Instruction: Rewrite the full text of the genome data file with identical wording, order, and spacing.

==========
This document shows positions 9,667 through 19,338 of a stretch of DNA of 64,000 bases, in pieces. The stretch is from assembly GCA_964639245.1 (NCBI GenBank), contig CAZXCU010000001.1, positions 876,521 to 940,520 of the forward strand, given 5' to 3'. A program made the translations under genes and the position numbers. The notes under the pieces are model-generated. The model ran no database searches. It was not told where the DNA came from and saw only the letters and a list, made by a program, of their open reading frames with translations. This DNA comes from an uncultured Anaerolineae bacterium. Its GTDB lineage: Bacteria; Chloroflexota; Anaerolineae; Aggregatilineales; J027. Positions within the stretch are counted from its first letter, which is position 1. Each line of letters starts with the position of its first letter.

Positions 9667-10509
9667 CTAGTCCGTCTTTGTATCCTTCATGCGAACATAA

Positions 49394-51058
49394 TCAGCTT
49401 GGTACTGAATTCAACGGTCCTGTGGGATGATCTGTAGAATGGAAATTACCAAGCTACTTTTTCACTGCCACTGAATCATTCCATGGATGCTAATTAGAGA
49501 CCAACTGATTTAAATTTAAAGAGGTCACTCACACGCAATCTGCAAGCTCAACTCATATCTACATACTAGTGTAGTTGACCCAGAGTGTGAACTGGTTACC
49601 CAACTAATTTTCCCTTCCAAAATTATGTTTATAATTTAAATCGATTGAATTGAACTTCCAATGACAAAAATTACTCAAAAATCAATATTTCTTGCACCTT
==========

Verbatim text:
This document shows positions 9,667 through 19,338 of a stretch of DNA of 64,000 bases, in pieces. The stretch is from assembly GCA_964639245.1 (NCBI GenBank), contig CAZXCU010000001.1, positions 876,521 to 940,520 of the forward strand, given 5' to 3'. A program made the translations under genes and the position numbers. The notes under the pieces are model-generated. The model ran no database searches. It was not told where the DNA came from and saw only the letters and a list, made by a program, of their open reading frames with translations. This DNA comes from an uncultured Anaerolineae bacterium. Its GTDB lineage: Bacteria; Chloroflexota; Anaerolineae; Aggregatilineales; J027. Positions within the stretch are counted from its first letter, which is position 1. Each line of letters starts with the position of its first letter.

Positions 9667-10509
9667 CTAGTCCGTCTTTGTATCCTTCATGCGAACATAA

Positions 49394-51058
49394 TCAGCTT
49401 GGTACTGAATTCAACGGTCCTGTGGGATGATCTGTAGAATGGAAATTACCAAGCTACTTTTTCACTGCCACTGAATCATTCCATGGATGCTAATTAGAGA
49501 CCAACTGATTTAAATTTAAAGAGGTCACTCACACGCAATCTGCAAGCTCAACTCATATCTACATACTAGTGTAGTTGACCCAGAGTGTGAACTGGTTACC
49601 CAACTAATTTTCCCTTCCAAAATTATGTTTATAATTTAAATCGATTGAATTGAACTTCCAATGACAAAAATTACTCAAAAATCAATATTTCTTGCACCTT